August is right in the middle of baby season, which runs from late February through the end of October.

"Right now it's starlings. Next month it will be baby squirrels and raccoons, then turtles," says Ms. Nickerson.

A Growing Problem

With open land decreasing and human population continuing to increase each year in New Jersey, there are that many more people to find animals.

While animal control officers can handle dogs and cats, they may not have the knowledge, skills, or permits to handle wild creatures.

Legislation was passed in the 1970s making it illegal to handle wild animals without the proper permits. To obtain the permits, a person must apprentice with a licensed animal rehabilitator.

Today, there are only 60 licensed animal rehabilitators in New Jersey, and approximately 12 wildlife centers. While Mercer County is fortunate to have a dedicated building and grounds, many centers operate out of the rehabilitator's house or office.

A Great Variety

In Ms. Nickerson's 12 years as a licensed wildlife rehabilitator, she's seen baby raptors, rare wood ducks, brown bats, red foxes, vultures, deer, and a great variety of birds.

If an animal is too injured or has become too tame to survive in its native environment and cannot be used for educational purposes, state law mandates that the animal must be euthanized.

The animals that Ms. Nickerson has rehabilitated and uses in her educational outreach programs include a Broad Wing Hawk who is blind is one eye; a female Grey Horned Owl that the MCWC uses as a surrogate mother to raise orphaned baby Grey Horned Owls; a Peregrine Falcon; and a black crow and a Red Tail Hawk with a human imprint – a condition that occurs when animals are raised from birth by humans and begin to think that they, too, are human.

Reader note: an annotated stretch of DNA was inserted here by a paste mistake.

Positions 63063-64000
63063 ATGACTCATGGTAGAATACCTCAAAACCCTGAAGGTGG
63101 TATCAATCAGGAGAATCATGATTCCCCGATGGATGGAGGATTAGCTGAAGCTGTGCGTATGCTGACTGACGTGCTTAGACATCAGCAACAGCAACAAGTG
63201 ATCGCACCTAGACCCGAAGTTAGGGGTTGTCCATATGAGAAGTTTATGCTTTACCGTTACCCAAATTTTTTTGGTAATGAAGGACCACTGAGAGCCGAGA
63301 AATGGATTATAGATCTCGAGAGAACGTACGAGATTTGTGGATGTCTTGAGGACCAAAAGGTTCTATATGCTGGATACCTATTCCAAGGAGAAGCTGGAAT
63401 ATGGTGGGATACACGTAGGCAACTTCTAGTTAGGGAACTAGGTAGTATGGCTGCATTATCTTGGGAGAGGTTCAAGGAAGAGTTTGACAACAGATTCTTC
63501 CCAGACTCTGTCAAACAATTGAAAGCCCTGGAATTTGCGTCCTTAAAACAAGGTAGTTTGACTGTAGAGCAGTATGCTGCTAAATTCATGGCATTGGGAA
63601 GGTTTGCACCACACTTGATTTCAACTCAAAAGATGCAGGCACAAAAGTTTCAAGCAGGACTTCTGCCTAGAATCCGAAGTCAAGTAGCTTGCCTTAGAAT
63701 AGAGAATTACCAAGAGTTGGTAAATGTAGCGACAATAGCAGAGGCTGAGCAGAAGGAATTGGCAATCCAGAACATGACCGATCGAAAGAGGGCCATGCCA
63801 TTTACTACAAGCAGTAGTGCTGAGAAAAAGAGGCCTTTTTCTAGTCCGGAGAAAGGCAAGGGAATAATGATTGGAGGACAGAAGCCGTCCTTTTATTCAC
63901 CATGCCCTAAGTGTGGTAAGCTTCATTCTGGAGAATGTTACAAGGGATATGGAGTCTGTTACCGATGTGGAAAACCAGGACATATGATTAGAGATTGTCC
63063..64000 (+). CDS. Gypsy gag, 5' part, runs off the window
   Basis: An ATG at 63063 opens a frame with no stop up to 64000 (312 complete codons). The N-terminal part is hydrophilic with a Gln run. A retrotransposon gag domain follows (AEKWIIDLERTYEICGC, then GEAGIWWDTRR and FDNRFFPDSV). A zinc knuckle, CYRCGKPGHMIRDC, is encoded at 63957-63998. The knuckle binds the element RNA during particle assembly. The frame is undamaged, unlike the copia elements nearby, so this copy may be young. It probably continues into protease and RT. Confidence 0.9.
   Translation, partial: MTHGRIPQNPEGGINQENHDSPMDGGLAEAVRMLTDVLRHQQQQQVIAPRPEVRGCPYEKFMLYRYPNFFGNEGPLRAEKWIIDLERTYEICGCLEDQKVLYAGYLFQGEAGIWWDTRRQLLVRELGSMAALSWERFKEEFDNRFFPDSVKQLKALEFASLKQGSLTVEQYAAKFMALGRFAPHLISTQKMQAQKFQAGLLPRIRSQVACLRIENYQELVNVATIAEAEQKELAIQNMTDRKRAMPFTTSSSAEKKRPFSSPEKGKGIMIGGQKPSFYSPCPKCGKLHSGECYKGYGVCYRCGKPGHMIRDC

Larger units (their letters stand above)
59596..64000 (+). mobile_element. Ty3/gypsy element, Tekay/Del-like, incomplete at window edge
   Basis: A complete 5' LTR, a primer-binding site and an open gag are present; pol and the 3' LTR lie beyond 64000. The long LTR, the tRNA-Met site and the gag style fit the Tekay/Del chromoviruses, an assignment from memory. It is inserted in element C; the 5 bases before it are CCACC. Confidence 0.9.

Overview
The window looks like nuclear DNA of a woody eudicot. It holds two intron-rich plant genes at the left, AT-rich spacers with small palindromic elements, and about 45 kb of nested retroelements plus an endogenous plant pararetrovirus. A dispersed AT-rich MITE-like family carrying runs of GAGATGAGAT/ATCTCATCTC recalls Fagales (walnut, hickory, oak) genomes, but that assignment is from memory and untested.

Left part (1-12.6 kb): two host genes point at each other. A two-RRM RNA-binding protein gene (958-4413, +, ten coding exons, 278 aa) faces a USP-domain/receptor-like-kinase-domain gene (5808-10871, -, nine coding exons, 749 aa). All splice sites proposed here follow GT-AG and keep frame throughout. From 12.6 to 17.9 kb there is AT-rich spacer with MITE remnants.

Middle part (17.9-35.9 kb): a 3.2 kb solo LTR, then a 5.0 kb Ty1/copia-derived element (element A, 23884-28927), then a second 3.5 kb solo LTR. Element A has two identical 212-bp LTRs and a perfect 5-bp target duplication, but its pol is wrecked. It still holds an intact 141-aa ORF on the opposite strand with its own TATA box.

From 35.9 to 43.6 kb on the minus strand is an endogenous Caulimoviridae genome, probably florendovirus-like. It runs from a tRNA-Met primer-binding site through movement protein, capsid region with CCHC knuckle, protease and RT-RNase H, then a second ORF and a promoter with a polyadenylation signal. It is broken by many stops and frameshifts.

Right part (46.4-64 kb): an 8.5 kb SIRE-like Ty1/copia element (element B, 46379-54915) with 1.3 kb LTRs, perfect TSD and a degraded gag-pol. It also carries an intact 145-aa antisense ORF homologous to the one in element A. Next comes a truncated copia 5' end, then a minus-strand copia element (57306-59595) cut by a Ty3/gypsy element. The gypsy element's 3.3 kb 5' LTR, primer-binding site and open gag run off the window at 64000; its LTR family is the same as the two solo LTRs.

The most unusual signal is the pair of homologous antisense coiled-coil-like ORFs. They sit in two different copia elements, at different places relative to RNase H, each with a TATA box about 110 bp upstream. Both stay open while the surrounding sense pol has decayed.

Until the new center is built, Ms. Nickerson takes these animals on the road with her to community centers, Boy Scout meetings, camp programs, and classrooms.

It is nearly 3:30 and Ms. Nickerson still hasn't found time for her lunch. The Chimney Swifts need to be taken to the outdoor aviary where they learn to fly and catch bugs. Ms. Nickerson picks up owl pellets discarded from their previous day's feast on mice. These pellets will be used in an educational program with a local day camp where the children will dissect the pellets to learn about the owl diets.

As Ms. Nickerson returns to her office with a bowl of owl pellets that look similar to used charcoal, she is called to the phone to answer yet another animal emergency: a baby raptor was found injured near a bank.

Ms. Nickerson talks to the woman, who is alone in the bank, about what to do and who to call next.

After several phone calls, a Clinton police officer agrees to play ambulance for the raptor and will transport it to the center. The day is nearly over, but the work seems never to be done. More animals need to be fed, more cages to be cleaned, more phone calls to return. Ms. Nickerson's lunch still sits untouched and now cold on her desk. Caring for these animals is tiring, unrelenting, and often thankless, but as she waits for the raptor to arrive, she knows that if there's anywhere this animal is going to make it, it's here.

The Mercer County Wildlife Center is open from 8 a.m. to 8 p.m. and takes patients until 6. For more information on scheduling outreach programs, donations, volunteering, or other ways to help, call (609) 883-6606. If you find an animal that you think is injured or abandoned, call the center for help. Do not leave animals at the door because the feral cat population will probably eat them.